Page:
However, not every team will finish at 17-17 because of the random chance factor. Random chance is always a determinant, because if you flip an unbiased coin ten times, you don't expect five heads and five tails. Sometimes you get six heads and four tails, or either greater "deviations". (Remember this term.) So there would be some deviations from a 17-17 record.
With a lot of games, the "number of wins" variable approaches a bell curve distribution. Our imaginary "pure average" team will win between 14 and 20 games about 68 percent of the time. It will win between 11 and 23 games about 95 percent of the time! A "perfectly .500" team winning 10 or less games or 24 or more games would happen very infrequently, less than 5 percent of the time.
What the Noll-Scully measure does it that it compares the "scatter" of a perfectly matched league to the "scatter" of any league you give it. The actual measure is (standard deviation of wins in given league)/(standard deviation of wins in perfect league) = (standard deviation of wins in given league)/[(1/2)*(square root of games played)]. The denominator comes from what one would expect the standard deviation of wins to be in a binomial, or "coin-flip" distribution.
A "perfectly competitive" league would have a Noll-Scully measure of 1.0, since the numerator would be equal to the denominator.
Here are some Noll-Scully measures for various leagues:
National Football League: 1.48
National Hockey League: 1.70
National League: 1.76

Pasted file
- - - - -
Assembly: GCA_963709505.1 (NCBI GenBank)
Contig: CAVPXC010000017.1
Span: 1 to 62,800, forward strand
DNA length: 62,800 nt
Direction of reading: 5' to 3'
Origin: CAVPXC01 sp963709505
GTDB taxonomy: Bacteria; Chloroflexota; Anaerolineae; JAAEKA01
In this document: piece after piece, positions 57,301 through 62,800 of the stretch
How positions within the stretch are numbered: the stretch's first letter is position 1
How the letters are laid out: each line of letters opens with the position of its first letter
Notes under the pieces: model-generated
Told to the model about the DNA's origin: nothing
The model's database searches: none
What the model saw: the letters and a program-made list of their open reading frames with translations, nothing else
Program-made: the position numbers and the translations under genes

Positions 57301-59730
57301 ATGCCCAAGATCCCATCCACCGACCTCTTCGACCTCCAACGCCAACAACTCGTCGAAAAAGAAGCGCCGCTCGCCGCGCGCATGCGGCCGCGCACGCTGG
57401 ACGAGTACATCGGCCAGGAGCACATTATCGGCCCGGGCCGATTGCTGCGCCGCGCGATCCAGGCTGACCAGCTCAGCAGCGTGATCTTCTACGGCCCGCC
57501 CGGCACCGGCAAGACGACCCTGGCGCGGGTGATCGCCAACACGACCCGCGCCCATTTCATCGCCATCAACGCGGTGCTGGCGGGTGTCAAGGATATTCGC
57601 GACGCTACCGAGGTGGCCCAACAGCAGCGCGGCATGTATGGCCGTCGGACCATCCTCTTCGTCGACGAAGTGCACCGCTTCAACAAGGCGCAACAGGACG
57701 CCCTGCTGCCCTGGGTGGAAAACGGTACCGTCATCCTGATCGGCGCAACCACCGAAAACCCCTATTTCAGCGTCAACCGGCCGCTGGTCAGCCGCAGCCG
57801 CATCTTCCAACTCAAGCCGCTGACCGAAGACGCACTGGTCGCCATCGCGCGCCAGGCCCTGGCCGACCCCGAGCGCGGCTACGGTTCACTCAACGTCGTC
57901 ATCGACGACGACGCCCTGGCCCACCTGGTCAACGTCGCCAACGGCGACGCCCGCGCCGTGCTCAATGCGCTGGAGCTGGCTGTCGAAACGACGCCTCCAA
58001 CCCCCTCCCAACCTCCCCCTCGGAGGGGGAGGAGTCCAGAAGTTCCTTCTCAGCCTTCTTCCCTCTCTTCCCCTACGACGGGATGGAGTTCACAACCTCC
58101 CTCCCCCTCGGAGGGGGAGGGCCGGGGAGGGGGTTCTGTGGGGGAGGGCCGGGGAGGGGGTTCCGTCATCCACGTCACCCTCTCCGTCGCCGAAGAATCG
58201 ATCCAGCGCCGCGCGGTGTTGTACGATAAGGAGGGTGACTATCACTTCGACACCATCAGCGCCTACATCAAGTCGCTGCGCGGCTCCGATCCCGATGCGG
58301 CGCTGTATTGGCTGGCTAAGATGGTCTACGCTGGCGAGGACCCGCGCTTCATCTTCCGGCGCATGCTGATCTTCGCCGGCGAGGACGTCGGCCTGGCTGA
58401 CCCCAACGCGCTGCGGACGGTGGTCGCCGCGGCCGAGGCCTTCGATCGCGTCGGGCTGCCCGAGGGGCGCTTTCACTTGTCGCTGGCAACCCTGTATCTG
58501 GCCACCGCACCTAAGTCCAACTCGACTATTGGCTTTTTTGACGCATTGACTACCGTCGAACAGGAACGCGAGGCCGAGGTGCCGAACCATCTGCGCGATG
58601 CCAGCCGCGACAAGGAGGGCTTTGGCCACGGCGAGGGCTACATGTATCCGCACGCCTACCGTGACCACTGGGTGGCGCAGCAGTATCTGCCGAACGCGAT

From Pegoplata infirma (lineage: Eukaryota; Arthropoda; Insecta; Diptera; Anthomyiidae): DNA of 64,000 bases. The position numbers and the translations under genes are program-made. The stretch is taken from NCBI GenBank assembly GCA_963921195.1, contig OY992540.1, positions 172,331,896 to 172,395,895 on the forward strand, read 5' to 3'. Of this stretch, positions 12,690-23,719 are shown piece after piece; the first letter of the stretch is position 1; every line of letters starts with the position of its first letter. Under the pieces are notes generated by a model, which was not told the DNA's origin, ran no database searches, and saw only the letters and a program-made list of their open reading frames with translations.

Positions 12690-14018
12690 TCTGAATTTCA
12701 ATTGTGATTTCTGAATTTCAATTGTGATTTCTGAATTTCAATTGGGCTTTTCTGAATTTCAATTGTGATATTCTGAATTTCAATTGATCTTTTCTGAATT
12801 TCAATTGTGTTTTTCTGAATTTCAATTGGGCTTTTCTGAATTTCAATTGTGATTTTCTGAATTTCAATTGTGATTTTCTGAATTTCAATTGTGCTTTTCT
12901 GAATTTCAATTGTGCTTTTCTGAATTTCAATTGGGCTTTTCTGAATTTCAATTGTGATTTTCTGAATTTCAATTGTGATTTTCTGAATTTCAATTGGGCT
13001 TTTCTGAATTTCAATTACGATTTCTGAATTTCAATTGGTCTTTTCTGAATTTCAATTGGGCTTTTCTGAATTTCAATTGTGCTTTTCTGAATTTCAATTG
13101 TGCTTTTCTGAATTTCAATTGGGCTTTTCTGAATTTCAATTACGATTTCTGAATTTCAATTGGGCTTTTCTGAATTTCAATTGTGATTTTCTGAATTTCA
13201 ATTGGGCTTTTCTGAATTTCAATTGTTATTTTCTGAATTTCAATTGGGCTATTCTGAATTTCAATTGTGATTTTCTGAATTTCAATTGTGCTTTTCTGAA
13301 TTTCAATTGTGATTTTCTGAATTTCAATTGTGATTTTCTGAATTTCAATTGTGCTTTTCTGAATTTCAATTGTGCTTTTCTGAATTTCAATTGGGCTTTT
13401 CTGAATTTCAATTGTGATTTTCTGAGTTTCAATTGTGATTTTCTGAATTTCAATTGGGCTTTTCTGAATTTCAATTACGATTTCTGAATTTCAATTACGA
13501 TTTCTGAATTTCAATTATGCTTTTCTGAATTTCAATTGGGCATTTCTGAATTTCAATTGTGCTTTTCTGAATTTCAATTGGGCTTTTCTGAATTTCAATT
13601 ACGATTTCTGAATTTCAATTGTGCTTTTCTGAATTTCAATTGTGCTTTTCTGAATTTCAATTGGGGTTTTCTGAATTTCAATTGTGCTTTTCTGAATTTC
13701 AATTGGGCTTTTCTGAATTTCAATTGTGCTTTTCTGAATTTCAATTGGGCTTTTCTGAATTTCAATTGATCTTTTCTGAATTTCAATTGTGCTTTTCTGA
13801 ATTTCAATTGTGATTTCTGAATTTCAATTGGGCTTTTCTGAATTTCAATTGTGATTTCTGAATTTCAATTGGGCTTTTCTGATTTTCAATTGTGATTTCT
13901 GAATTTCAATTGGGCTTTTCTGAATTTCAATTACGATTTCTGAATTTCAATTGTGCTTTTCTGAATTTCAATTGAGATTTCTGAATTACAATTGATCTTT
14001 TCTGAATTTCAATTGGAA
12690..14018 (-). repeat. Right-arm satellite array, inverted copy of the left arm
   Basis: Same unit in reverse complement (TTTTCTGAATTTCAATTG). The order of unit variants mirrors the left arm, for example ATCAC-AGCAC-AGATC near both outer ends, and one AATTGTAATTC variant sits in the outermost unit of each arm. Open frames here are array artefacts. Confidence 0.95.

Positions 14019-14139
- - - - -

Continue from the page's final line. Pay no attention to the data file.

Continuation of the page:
American League: 1.78
National Basketball Association: 2.89
There isn't a lot of parity in the NBA. The good teams tend to stay good for long periods of time, and bad teams tend to remain bad - just ask the Los Angeles Clippers. Now, let's look at the Noll-Scully Measure for the WNBA over its history.
WNBA Noll-Scully Measures:
1998: 2.605 - expansion
1999: 1.624 - expansion
2003: 1.704 - contraction
2004: 1.299 - contraction
2006: 2.188 - expansion
2007: 1.581 - contraction
2008: 1.896 - expansion
Average Noll-Scully: 1.953
In short, there isn't as much parity in the WNBA as in baseball, football or hockey, but there's a lot more parity in the WNBA than there is in the NBA, where you can expect the same teams to march to the playoffs every year.
Remember: low numbers equal more parity.
Was "bluesky" right? Yes,there wasn't as much parity this year than there was in 2007, but it was a better than average year in terms of parity. The year when the WNBA had the most parity was 2004, where there were a huge number of teams clumped around the middle. The worst year was 1998, when you had Houston's historic high of 27-3 and the Mystics low of 3-27. You had 10 teams and three of them didn't really have a chance, losing at least 20 games each. (Sacramento, Utah, and Washington.)
One great thing we can do with the standard deviation work is attempt to determine the best teams all time and worst teams all time in the WNBA. That will come as a later post.
The white game jerseys for the game that promoted breast cancer awareness are now up for auction. Here's who is leading in the bidding:
Kristin Haynie: 3 bids, $320
Tamera Young: 2 bids, $240
Ivory Latta: 2 bids, $220
Betty Lennox: 2 bids, $220
Alison Bales: 1 bid, $200
Erika de Souza: 1 bid, $200